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Code Girls: The Untold Story of the American…
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Code Girls: The Untold Story of the American Women Code Breakers of World… (2017)

by Liza Mundy

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Absolutely loved this book about the women, who helped break the codes of the Japanese and German military, during WW II. It reminds me a bit of the Hidden Figures book, because not many people were even aware of the contributions these women made. There is a lot of "tech" talk, which was way over my head, but it was a fascinating book. I hope it has already been optioned to be made into a movie - I sure would go see it! ( )
  yukon92 | Jul 18, 2018 |
I loved this book. it will probably end up as one of my favorites all year. Inspiring and maddening at times but so interesting and just such a great read. ( )
  bostonbibliophile | Jul 17, 2018 |
A terrific read about the women who served in the Army and Navy during WWII as cryptologists, breaking codes of our enemies, allowing our troops along with our Allies to win the war. They came from all parts of the US and all walks of life and lived in less than desirable circumstances for several years in the DC area. The work was tedious with long workdays. There were male cryptologists as well but the majority were these woman who took a sort of correspondence course for 4 weeks but really learned on the job. Before being hired they were asked if they liked to work crossword puzzles and if the answer was yes they were hired. People could spend months and years working on some codes and no code, once broken, ever remained the same. Mundy's research included government documents, letters, memoirs, interviews of some women as well as their descendants. The code of secrecy that they maintained throughout their years of work and for decades after is remarkable. Mundy does an excellent job of capturing the nature of the assignment as well as the lives of these young women who, in spite of their laborious job, managed to enjoy their lives and truly believe in their mission. Another little known facet of women in U.S. history and their little known accomplishments. ( )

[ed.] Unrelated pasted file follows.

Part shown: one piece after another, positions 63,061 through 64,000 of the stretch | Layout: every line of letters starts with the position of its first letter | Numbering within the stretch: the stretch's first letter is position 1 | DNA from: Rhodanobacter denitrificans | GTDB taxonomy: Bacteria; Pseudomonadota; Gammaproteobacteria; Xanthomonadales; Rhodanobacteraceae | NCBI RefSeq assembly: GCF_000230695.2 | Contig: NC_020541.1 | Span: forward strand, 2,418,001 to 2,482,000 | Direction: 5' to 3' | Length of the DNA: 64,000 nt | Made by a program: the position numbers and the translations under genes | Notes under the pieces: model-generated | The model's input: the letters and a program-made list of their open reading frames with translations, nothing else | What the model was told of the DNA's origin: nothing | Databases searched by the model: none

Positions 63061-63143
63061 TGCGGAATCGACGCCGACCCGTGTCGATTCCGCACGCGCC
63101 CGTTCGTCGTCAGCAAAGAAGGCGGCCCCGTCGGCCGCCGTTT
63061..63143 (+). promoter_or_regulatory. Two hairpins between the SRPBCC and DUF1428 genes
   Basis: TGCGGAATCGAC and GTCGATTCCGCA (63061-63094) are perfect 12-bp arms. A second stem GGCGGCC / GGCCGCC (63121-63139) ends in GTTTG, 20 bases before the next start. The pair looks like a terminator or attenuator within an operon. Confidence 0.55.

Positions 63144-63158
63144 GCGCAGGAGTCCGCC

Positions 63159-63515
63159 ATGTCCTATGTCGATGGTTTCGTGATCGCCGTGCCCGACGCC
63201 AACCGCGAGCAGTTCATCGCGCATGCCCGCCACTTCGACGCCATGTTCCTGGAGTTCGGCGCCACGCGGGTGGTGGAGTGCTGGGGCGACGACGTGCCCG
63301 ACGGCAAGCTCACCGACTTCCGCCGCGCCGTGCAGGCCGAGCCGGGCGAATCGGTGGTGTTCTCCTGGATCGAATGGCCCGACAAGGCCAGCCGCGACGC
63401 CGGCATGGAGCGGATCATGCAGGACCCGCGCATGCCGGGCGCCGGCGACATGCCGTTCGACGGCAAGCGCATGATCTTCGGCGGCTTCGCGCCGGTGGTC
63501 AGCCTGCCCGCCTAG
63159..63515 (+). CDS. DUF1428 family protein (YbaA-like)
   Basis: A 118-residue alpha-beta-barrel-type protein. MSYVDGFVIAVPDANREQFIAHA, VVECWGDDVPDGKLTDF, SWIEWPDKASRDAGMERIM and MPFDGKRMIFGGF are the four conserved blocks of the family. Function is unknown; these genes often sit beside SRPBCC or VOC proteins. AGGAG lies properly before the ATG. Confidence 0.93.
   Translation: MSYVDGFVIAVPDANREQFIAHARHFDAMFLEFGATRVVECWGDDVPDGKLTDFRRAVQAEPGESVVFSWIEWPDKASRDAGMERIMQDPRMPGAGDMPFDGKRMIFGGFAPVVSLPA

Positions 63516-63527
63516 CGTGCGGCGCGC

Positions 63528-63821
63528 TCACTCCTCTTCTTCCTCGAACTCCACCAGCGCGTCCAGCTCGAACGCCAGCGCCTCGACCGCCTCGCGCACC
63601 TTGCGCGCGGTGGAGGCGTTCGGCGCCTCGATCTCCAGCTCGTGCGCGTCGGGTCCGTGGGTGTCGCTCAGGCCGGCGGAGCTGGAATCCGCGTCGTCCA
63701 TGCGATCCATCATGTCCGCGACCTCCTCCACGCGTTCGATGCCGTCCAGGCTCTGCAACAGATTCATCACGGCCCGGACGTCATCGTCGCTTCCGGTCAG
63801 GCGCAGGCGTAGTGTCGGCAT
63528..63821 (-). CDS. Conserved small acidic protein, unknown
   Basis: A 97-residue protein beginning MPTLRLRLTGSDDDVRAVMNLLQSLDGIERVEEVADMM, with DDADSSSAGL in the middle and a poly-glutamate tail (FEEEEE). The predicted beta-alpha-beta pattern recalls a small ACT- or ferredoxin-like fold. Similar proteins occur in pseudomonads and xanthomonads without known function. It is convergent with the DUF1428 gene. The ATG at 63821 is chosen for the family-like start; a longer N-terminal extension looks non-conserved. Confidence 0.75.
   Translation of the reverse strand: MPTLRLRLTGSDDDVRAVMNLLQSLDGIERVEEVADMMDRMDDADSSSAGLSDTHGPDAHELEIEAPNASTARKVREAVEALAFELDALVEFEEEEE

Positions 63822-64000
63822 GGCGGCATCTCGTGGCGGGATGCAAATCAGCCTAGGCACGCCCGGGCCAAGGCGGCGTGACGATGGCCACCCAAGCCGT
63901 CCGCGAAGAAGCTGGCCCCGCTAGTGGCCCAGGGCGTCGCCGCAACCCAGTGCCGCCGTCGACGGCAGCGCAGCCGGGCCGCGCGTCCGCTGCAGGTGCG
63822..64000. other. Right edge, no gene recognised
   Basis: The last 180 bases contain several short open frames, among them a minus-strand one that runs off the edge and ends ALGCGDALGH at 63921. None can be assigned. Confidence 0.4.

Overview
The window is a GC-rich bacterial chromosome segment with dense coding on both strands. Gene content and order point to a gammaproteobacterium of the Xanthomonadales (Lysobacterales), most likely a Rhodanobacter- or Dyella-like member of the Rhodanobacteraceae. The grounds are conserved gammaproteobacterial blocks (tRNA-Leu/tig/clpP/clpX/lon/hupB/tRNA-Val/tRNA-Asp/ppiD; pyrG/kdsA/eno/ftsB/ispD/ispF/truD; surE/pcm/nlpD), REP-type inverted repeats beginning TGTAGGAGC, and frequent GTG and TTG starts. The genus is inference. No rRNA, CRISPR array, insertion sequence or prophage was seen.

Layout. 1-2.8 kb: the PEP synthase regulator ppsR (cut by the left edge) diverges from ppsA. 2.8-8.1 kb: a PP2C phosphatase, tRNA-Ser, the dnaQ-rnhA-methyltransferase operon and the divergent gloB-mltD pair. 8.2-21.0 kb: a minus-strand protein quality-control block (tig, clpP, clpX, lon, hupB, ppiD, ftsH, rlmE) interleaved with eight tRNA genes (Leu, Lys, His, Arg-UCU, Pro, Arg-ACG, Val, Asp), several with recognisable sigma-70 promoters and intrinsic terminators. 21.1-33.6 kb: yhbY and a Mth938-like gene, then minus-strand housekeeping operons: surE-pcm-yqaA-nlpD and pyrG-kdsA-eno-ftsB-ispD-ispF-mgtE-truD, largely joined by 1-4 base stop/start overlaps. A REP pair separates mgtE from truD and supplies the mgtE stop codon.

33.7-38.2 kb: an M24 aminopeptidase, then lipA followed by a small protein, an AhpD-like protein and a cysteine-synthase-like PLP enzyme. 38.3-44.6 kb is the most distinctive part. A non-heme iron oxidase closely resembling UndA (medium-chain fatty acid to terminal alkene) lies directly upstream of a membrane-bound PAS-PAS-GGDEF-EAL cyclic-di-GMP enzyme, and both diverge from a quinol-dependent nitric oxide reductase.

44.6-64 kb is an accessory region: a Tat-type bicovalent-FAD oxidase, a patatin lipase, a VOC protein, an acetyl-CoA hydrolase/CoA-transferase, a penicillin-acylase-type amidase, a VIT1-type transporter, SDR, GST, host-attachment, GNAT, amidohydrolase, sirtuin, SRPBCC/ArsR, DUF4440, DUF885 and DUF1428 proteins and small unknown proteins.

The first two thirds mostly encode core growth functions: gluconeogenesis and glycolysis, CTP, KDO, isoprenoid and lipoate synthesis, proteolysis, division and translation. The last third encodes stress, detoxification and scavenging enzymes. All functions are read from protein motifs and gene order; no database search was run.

bogopea | Jun 3, 2018 |
Liza Mundy has assembled a fascinating bit of WW II history: the stories of the young women swept up into the code breaking of the US military. Gathered from elite colleges on the East Coast and small towns in the South and Midwest, these women gained the skills necessary for breaking German, Italian, and Japanese codes. Mundy excels in explaining the assembly line process of breaking codes, as well as the bursts of inspiration that often lead to the keys.

Mundy rightfully spends time on WW I code breakers and on the Friedmans, a married couple that excelled at deciphering messages for the United States in the 1920s, 1930s, and even into the Second World War. But most of her attention is on the women recruited in the early 1940s to work in the vast organizations that broke codes. As Mundy shows, these women contributed to the sinking of the Japanese merchant fleet, numerous convoys, and even participated in the Battle of the Atlantic along with their British colleagues.

Full of reminiscences by the surviving women, the book recreates a moment in history when America needed everyone to help win the war. Intriguingly, Mundy notes the existence of a separate African-American unit of code breakers who worked on commercial messages, allowing the government to track trading throughout the globe. As Mundy notes, however, the records for this unit are not as full and complete as for the main code breaking units. ( )
  barlow304 | Apr 16, 2018 |
During WWII, over ten thousand women were recruited by the Army and Navy to serve as code breakers. These women were sworn to secrecy and placed in unique and important positions. Through their efforts, codes were broken, intelligence was uncovered and the war was shortened.

Although I found the women's stories interesting, I thought this book could have used some careful editing. It was extremely repetitive. It felt as if each chapter reiterated the same information, causing the book to seem slow and tedious. I liked how the author followed certain girls, and came back to their stories. Overall, not a bad book, but not something I would re-read. ( )
  JanaRose1 | Apr 9, 2018 |
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Epigraph
I'm in some kind of hush, hush business.  Somewhere in Wash. D.C.  If I say anything I'll get hung for sure.  I guess I signed my life away.  But I don't mind it.
- Jaenn Magdalene Coz, writing to her mother in 1945
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To all these women, and to Margaret Talbot
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The planes looked like distant pinpoints at first, and few who saw them took them seriously even up to the moment they dropped theirs payloads.
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Recruited by the U.S. Army and Navy from small towns and elite colleges, more than ten thousand women served as codebreakers during World War II. While their brothers and boyfriends took up arms, these women moved to Washington and learned the meticulous work of code-breaking. Their efforts shortened the war, saved countless lives, and gave them access to careers previously denied to them.… (more)

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